How accountable is something that is unstoppable? That is the moral issue of globalization: It is widely promoted without any proper regard for due process.
If the World Trade Organization (WTO) is seen as the embodiment of responsible globalization, especially on international trade and services, then why does its International Arbitration Panel (IAP), which adjudicates on commercial conflicts, not accept cases from consumers or citizens that may be affected by unfair trade practices?
Indeed, their laments have to be routed through their respective governments first. Such a circuitous process denies them not only the right to procedural justice, but also more substantive rights. Of the 300 cases that have been brought to the attention of IAP over the last decade, none were from individuals.
European citizens fare only marginally better. Affected citizens can bring their problems to the attention of the European Commission (EC). The EC will then decide on the merits of each case before they are sent to the European Human Rights Courts. But with a huge backlog in work, even the EC is finding itself unable to tend to all these cries in the dark. The result is a suboptimal outcome in the application of human rights standards.
Under the Alien Torts Claims Act (ATCA), the U.S. second, ninth, and eleventh circuit courts have allowed foreign citizens whose rights have been abused by foreign government agencies, even American multinational companies, to file their suits in American courts.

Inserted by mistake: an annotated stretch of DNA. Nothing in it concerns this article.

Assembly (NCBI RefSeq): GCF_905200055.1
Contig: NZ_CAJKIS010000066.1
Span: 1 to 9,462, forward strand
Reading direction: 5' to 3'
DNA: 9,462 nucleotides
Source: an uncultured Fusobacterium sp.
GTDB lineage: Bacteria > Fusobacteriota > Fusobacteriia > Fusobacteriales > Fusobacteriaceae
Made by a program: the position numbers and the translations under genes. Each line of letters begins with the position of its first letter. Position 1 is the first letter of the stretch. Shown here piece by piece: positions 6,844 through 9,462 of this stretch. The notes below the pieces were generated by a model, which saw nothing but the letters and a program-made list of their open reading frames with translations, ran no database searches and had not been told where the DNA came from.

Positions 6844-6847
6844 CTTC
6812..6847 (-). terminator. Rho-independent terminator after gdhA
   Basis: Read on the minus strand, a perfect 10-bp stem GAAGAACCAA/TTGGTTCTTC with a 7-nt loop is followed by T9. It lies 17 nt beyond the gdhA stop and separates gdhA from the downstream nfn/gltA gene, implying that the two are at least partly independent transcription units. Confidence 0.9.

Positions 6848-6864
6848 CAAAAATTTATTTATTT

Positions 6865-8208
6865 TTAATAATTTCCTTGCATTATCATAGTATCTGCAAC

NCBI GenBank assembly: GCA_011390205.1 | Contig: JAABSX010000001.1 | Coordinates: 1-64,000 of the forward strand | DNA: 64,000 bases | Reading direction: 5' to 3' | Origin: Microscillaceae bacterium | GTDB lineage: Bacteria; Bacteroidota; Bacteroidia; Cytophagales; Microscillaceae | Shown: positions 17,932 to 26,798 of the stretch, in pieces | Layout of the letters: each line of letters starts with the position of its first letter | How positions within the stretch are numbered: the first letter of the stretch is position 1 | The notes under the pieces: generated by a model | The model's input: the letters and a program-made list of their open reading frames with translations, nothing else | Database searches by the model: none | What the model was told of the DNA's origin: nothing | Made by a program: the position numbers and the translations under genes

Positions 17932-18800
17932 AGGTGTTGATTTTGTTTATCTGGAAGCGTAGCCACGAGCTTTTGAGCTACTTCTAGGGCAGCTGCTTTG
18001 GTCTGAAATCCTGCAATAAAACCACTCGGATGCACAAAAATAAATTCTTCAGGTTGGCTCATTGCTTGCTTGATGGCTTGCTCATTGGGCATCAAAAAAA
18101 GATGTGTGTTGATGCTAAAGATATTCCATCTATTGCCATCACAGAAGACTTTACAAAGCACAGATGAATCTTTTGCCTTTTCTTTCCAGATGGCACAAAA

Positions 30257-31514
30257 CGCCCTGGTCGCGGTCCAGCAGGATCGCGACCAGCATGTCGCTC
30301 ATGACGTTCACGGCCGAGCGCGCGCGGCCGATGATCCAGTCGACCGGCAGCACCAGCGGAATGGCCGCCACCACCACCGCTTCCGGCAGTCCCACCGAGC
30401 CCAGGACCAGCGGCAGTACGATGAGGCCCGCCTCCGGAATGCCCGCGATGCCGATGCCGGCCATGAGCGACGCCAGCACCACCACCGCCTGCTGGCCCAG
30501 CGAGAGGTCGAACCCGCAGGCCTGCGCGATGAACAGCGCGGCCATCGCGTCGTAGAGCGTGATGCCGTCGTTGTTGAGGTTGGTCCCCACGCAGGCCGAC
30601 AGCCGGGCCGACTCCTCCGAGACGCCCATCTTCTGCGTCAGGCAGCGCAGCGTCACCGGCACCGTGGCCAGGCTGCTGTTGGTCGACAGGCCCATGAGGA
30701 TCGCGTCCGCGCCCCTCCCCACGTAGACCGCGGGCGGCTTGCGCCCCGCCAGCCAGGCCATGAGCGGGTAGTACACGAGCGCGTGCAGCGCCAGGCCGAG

But the U.S. Supreme Court, in a verdict that will circumscribe the application of ATCA, has ruled that under the Foreign Sovereign Immunities Act (FSIA), no American or foreign citizen is allowed to seek legal redress.
In the cases above, the legal rights of individuals—let alone their human rights—remain extremely confined. They can bring the suits only in the hope that the defendants will settle out of court for a lump sum. That said, even such a negotiated window of opportunity may be closing.
Multinationals and foreign governments have urged the U.S. State Department and Attorney General's office to put a curb on ATCA. The Clinton administration and the Bush administration have complied, invariably to protect government leaders and multinationals from being sued for a litany of offenses abroad.
Since the current phase of globalization does not allow citizens and consumers to fully exercise their right as plaintiffs in courts other than their own, it is little wonder that the dissent has often manifested in the form of street protests.
Nevertheless, if the key drivers of globalization are the daily discovery of new technology and the lowering of the cost of shipping, transportation, and freight, then one can fairly say that the current process of globalization is at best an amoral one.
But like all amoral phenomena, they do produce their own moral problems when engaged in excesses. If globalization proceeds without the proper legal accoutrements at the national, regional, and international level, there will be no room for proper redress.